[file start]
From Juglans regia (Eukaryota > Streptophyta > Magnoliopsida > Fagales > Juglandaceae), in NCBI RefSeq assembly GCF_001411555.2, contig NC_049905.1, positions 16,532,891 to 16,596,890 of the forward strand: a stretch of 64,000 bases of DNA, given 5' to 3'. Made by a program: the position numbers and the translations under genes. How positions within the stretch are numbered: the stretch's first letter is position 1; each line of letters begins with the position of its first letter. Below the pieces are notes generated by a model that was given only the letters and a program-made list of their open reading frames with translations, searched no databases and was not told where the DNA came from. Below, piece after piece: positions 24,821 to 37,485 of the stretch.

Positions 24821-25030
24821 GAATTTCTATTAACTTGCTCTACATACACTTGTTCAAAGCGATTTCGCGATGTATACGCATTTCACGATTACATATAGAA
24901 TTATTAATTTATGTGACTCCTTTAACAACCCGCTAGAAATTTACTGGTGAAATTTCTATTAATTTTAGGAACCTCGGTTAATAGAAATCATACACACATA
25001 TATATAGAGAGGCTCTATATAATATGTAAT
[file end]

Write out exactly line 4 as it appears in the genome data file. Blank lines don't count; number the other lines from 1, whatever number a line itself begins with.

24901 TTATTAATTTATGTGACTCCTTTAACAACCCGCTAGAAATTTACTGGTGAAATTTCTATTAATTTTAGGAACCTCGGTTAATAGAAATCATACACACATA